the great greaves

This article originally appeared in the MEHSTG fanzine in 2002

 


Never the most athletic of players, Jimmy Greaves never had to be. His work was in and around the box, where he came alive. His goal-scoring is renowned the world over and that is why he didnít keep up in training or chase players down. He even enjoyed a ciggie in the dressing room !! But his strike rate was phenomenal. Scoring on every major debut he made, Greaves immediately set himself high standards, which he maintained throughout most of his career. A hat-trick in his first match against Blackpool immediately won the Spurs fans over and his consistent scoring throughout his nine year stay brought him 220 goals in 330 League matches.

He had been a child prodigy at Chelsea, scoring against Spurs in his first match, before taking the trail to Italy to play for AC Milan. It was not a happy time for Jimmy and he was relieved when Bill Nicholson wanted to return him to his native London. Coming into a Tottenham team that had won the Double and were one of the most impressive teams in Europe did not phase him, as he was always confident in his own ability. To ensure that more pressure was not heaped on Greavesí shoulders, Nicholson paid AC Milan £99,999 for him to avoid him becoming the first £100,000 player.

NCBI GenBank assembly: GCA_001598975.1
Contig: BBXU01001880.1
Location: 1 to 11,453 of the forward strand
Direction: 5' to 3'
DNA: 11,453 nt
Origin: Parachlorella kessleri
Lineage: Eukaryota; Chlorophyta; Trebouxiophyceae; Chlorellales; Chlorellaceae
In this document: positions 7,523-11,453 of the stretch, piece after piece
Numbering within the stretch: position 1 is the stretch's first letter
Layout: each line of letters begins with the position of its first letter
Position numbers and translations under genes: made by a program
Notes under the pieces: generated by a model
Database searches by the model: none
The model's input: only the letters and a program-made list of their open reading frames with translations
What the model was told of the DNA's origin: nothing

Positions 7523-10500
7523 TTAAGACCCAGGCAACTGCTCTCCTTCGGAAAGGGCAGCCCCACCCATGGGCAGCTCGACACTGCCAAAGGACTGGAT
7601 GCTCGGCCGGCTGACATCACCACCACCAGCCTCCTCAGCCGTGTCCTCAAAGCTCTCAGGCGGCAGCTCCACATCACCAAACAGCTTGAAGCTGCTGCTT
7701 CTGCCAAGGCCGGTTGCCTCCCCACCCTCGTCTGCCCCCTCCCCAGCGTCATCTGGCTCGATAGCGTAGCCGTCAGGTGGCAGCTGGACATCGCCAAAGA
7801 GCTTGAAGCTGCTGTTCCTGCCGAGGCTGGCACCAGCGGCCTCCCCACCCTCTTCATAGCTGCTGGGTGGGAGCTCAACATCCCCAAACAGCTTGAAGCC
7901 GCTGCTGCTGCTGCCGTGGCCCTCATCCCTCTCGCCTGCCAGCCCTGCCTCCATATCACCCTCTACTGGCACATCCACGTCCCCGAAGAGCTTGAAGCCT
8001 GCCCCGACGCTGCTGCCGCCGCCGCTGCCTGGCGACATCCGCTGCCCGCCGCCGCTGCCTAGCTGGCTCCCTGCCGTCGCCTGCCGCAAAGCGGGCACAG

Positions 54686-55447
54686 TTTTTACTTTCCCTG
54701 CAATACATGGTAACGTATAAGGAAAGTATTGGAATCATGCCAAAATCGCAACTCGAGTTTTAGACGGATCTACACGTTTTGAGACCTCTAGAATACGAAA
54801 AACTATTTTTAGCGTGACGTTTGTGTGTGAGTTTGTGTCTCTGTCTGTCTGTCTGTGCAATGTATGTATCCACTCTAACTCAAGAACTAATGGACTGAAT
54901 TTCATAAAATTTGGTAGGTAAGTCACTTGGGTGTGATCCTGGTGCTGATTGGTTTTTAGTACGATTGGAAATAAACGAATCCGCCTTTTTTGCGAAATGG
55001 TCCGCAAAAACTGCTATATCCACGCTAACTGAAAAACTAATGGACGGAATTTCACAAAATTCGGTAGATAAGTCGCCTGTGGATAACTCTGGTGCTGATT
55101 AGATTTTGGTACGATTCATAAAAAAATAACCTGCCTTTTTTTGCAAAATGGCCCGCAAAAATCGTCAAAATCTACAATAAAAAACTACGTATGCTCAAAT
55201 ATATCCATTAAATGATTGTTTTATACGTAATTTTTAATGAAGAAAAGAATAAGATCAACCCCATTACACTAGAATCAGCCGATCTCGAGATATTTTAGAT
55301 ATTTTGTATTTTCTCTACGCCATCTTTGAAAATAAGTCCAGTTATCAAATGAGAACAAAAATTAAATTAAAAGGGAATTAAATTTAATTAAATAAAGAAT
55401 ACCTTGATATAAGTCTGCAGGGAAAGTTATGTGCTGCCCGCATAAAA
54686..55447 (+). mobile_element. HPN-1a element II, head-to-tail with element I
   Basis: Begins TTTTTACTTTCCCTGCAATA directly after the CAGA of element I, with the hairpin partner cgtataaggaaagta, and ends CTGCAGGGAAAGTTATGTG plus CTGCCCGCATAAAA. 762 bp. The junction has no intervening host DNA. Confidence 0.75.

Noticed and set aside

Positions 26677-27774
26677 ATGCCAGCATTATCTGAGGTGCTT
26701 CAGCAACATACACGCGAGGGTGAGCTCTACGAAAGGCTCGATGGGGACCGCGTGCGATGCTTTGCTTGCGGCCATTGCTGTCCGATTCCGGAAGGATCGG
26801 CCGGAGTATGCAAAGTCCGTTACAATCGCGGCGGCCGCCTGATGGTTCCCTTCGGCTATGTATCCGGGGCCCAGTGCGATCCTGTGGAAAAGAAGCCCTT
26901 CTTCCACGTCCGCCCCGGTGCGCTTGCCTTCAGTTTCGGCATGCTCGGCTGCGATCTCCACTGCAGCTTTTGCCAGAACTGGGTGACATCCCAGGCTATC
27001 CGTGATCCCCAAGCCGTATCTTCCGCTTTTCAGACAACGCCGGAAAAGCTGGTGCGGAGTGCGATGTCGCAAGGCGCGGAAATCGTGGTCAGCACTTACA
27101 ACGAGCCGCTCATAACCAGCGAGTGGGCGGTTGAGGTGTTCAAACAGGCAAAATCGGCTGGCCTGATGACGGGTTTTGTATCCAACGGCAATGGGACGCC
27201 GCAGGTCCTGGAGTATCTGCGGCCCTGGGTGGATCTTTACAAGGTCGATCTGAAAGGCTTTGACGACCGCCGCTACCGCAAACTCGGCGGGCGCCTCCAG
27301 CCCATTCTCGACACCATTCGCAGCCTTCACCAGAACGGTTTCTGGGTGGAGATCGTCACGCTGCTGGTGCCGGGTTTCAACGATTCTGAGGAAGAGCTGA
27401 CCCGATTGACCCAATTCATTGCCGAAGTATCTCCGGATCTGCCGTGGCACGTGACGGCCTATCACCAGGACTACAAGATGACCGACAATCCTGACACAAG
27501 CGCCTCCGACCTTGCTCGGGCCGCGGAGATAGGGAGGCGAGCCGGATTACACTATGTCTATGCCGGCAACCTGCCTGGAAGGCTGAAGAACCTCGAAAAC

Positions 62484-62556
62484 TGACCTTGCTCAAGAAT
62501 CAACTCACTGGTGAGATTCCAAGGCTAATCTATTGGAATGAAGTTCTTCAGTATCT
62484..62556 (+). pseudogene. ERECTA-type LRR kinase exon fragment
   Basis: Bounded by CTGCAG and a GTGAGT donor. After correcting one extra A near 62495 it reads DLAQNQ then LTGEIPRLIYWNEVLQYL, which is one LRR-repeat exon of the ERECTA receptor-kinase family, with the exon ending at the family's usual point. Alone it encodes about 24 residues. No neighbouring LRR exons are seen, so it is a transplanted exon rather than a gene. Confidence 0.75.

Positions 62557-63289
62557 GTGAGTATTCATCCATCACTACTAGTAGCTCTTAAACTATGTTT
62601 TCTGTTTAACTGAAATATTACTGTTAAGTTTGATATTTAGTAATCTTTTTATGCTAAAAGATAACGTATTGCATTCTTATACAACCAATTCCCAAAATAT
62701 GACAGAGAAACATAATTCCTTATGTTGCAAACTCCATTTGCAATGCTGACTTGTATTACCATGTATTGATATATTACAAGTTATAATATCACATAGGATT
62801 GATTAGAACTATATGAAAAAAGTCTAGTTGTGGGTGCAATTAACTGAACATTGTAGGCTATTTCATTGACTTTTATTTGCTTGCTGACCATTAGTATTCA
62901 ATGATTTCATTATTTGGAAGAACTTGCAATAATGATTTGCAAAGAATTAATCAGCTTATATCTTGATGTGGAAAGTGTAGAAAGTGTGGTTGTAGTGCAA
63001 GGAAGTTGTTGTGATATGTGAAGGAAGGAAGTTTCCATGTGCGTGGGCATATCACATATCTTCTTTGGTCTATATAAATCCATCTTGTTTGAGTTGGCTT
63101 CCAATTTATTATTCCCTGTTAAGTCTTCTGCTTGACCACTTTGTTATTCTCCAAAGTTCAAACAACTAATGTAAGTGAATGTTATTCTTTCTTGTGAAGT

Greaves slipped into the Tottenham team like a foot into a comfortable slipper. He linked with his England forward Bobby Smith and later with Alan Gilzean to form deadly partnerships, but he was more than capable of doing things himself. The lightning reflexes that could steer a ball into the goal from almost any angle and any range were amazing. His capacity to hit the target was like radar and his talent for being in the right place at the right time was like that of a master chronologist.

But there was more to his game than just scoring goals. He tells the apocryphal tale of the day he tackled Tommy Smith and how it was one of the biggest mistakes of his life !! But chasing back wasnít his game. His was chasing the glory of goals, which came in abundance. His contribution to the team was not diminished by any perceived lack of team play. His team-mates realised they were in the presence of a true goal-scoring legend. He didnít care how they went in, as long as they went in. Goals in cup finals, goals in the league, goals in friendlies. Goals anywhere, as long as he scored. Goals could have been his middle name.

His famous goals against Manchester and Newcastle Uniteds in the mid-60s are often on TV, with his weaving runs through the defence making the monochrome images shimmer, almost with excitement, because you know what will happen, as so many opponents knew back then. Those memories are burned into the memory banks and we will never see another like Jimmy Greaves in the flesh.

The Funky Phantom

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